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The Ceredo Plaza is a strip mall located to the south of Route 60 in Ceredo. The large tract of land occupied by the plaza previously served as a greyhound race track, golf course, and drive-in movie theater. The shopping center opened in 1976 and created an economic boon for the community. The extra revenue allowed Ceredo to pursue infrastructure improvements and expand public services. The plaza suffered a hit in 2004 when its anchor store, Big Bear, shuttered. While it is not as successful as it was in its earlier years, the Ceredo Plaza remains an integral part of the economy of Ceredo and Kenova.


  • The Ceredo Plaza contains spaces for around twenty stores, and has been a vital part of the local economy for four decades. Image courtesy of the author.
  • The former Big Bear complex has been supplanted by two smaller businesses. Image courtesy of the author.
  • The property first came to attention in the 1920s when it became home to a very successful but short-lived greyhound racing track. Image courtesy of the Ceredo Historical Society Museum.
  • Ceredo-Kenova High School used the site of the racetrack for football games for several years after the track's closure. The massive grandstand was destroyed by a storm in 1940. Image obtained from the Ceredo Historical Society Museum.
  • Concept art for the Ceredo Plaza. Image courtesy of the Ceredo Historical Society Museum.
  • The plaza shortly after its opening in 1976. Image courtesy of the Ceredo Historical Society Museum.

For many years a large plot of land to the south of Route 60, next to West 6th Street in Ceredo, was owned by the Hoard-Stark family. At one point it was nothing more than a cow pasture. In August 1926 a greyhound dog racing track was constructed on the land. The quarter-mile-long track included a wooden grandstand with seating for 10,000 and a small adjacent park. It was owned and operated by T. W. Scott, a notable greyhound racing promoter from Lexington, Kentucky, and manager of the Ceredo Kennel Club. The track opened to great fanfare in September with a 30-day celebration featuring nightly races. It quickly became wildly popular, with people traveling from across the Tri-State to attend the races. Business sharply declined once new regulations prohibited betting on greyhound races, but the track remained in operation until 1935. The facilities were later used for community events such as Ceredo-Kenova High School football games until the grandstand was destroyed by a storm in 1940.

In June 1948 a drive-in movie theater was constructed on the western portion of the lot. It was the first of six drive-in theaters to open in the Tri-State area during the late 1940s and early 1950s. The Ceredo drive-in remained open until around 1974. Meanwhile, twenty-five acres on the eastern portion of the lot operated as the Wayside Golf Course.

The idea to convert the property into a shopping center was considered throughout the late 1950s and 1960s. In 1959 for example, a group of Pittsburgh investors sought to build a 200,000 square foot facility with parking for 2,000 cars at a cost of $2 million. The plan never came to fruition. In the early 1970s the Stark family, which still owned the land, sold it to an Ohio-based developer to build a shopping center. In 1975 the Town of Ceredo issued $3 million in revenue bonds to fund construction of the center, which would be named Ceredo Plaza.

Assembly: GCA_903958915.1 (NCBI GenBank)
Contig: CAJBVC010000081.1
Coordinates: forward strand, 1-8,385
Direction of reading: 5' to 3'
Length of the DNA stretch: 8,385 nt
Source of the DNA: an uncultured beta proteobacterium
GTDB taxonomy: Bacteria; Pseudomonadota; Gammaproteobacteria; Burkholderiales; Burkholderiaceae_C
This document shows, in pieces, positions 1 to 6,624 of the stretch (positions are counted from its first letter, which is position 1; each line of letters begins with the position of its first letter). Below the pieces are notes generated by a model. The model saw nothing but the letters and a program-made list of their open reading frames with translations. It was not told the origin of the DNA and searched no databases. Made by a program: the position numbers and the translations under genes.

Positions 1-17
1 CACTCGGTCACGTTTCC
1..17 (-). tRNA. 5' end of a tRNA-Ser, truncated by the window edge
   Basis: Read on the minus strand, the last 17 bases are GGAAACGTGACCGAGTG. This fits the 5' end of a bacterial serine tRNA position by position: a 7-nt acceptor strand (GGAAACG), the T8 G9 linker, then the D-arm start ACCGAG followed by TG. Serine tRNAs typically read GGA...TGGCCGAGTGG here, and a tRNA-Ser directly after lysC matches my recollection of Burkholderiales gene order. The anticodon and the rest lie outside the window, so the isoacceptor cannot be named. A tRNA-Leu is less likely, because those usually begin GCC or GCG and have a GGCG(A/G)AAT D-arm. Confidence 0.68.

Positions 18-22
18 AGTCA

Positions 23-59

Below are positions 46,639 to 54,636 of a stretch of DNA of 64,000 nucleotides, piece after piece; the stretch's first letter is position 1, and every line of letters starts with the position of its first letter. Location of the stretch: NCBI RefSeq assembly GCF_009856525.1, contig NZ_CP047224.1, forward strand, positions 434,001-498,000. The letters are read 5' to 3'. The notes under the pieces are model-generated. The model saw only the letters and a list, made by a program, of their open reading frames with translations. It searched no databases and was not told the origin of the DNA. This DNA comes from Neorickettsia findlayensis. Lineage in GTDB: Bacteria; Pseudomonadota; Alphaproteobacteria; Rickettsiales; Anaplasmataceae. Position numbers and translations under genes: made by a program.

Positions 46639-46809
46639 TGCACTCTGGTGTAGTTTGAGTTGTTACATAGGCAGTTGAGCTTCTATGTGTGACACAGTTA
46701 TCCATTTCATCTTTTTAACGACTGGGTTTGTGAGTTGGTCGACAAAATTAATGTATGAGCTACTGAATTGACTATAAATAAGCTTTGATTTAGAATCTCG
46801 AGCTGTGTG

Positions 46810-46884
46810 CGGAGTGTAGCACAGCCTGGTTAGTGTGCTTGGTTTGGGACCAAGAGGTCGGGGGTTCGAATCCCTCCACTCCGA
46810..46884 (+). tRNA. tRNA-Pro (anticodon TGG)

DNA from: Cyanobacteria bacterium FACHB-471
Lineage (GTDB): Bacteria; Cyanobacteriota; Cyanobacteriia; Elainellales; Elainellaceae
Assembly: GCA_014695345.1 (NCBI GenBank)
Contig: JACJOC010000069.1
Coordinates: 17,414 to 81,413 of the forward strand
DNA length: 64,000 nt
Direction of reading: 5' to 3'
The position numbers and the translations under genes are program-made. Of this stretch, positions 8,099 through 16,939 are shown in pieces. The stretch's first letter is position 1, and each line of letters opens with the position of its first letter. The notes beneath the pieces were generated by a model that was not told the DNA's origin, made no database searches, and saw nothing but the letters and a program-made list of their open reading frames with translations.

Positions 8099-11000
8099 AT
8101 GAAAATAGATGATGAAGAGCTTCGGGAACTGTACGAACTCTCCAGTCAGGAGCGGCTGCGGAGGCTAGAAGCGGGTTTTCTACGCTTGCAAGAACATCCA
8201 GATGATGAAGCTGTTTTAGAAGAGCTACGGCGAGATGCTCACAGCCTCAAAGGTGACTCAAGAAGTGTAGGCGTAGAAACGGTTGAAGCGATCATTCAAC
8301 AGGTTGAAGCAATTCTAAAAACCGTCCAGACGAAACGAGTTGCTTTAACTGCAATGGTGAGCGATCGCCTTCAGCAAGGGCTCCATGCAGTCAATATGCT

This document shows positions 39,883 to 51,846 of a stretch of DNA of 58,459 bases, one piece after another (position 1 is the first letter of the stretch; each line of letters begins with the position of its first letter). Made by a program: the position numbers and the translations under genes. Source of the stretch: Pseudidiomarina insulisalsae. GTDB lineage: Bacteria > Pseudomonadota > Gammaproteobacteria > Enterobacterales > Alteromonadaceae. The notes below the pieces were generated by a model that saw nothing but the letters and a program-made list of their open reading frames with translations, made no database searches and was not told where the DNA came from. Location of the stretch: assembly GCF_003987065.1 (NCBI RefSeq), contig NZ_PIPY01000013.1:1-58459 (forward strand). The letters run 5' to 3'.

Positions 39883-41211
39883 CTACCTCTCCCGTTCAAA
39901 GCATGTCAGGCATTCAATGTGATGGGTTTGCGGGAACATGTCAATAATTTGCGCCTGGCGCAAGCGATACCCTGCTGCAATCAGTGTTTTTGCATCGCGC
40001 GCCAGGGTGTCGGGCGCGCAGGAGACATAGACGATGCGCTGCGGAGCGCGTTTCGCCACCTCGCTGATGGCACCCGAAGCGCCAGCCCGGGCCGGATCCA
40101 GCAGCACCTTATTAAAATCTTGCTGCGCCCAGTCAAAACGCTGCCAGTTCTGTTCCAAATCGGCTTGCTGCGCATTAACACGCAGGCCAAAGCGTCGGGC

The major anchor store of the plaza was Big Bear, a regional supermarket chain with stores throughout Ohio and West Virginia. The first phase of the plaza, consisting of Big Bear and a few other stores, opened on November 10, 1976 and was an instant success. Over the next two years more buildings were constructed, creating space for around twenty small businesses. The original occupants included restaurants, a beauty salon, a video rental store, an arts and crafts store, a nutrition store, and a veterinary clinic. The plaza became a boon for the local economy and provided tens of thousands of dollars in tax revenue to the Town of Ceredo annually. Thanks to the increased revenue Ceredo was able to expand its police department, make infrastructure improvements, and fund beautification projects.

The Ceredo Plaza received a devastating blow in 2004 when Big Bear closed after the chain filed for bankruptcy. Following the loss of the anchor store, many of the smaller businesses began shuttering as well. The issue was alleviated slightly when FoodFair opened in the eastern half of the former Big Bear store in 2013; a hardware store occupies the western half. Despite this, the plaza today still struggles with a high vacancy rate.

Ed Adkins Scrapbooks. Ceredo Historical Society Museum.

Murray, Bill. “FoodFair Opening Store in Ceredo.” February 4, 2013. Accessed September 2, 2018. http://www.wsaz.com/home/headlines/FoodFair-Opening-Store-in-Ceredo-189681671.html

Napier, Mose A. Ceredo: It’s Founders & Families. Ceredo: Phoenix Systems, Ltd., 1989.

Napier, Mose A., and Charles Bash, eds. Ceredo's Golden Years: 1970-2000. 2001.

“Options Taken for Huge Ceredo Shopping Center.” Huntington Advertiser. September 16, 1959.

Price, Nancy. Interview by Cody Straley. Ceredo Historical Society Museum. August 12, 2018.
Interview COHP-3, transcript.

Ridgley, Duke. “Dog Race Track is Built at Ceredo; Is Most Novel of All Local Sports.” Wayne County News. August 26, 1926. Accessed September 1, 2018. http://www.wvculture.org/history/wcn/wcn260826.html

Thompson, Robert. “Ceredo dog track had short, profitable life.” Wayne County News. July 18, 2018. Accessed September 1, 2018. http://www.herald-dispatch.com/wcn/wc_news/ceredo-dog-track-had-short-profitable-life/article_8e0431ea-6096-51b6-a083-82cba7665ee9.html